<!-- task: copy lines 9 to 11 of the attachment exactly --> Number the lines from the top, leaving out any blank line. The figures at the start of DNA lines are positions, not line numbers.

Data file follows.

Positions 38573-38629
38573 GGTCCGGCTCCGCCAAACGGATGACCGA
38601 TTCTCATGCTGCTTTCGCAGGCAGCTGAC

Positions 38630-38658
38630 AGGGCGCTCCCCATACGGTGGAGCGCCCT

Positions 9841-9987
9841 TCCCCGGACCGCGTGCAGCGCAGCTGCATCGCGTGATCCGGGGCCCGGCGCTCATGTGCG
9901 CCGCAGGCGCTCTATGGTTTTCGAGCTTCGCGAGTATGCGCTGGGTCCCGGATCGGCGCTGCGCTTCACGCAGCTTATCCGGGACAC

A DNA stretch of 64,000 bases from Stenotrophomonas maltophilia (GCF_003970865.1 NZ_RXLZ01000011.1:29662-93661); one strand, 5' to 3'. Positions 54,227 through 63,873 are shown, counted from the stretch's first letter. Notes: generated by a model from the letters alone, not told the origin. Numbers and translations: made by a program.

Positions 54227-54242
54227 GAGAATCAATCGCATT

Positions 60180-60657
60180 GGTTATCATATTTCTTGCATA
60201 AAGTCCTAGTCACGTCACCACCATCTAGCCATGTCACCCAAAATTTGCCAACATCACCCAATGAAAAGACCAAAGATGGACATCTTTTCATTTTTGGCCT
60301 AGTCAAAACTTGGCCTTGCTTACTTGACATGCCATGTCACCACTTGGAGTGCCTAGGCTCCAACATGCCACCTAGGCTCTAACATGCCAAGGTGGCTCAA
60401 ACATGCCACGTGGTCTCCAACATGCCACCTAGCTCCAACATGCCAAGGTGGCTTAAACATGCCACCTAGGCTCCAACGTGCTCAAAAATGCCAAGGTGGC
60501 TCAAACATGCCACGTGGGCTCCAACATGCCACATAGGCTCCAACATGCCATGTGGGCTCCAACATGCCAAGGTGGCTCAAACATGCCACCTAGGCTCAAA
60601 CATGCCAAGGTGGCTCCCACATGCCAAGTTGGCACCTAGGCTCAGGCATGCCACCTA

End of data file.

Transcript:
A DNA stretch of 64,000 bases from Stenotrophomonas maltophilia (GCF_003970865.1 NZ_RXLZ01000011.1:29662-93661); one strand, 5' to 3'. Positions 54,227 through 63,873 are shown, counted from the stretch's first letter. Notes: generated by a model from the letters alone, not told the origin. Numbers and translations: made by a program.

Positions 54227-54242
54227 GAGAATCAATCGCATT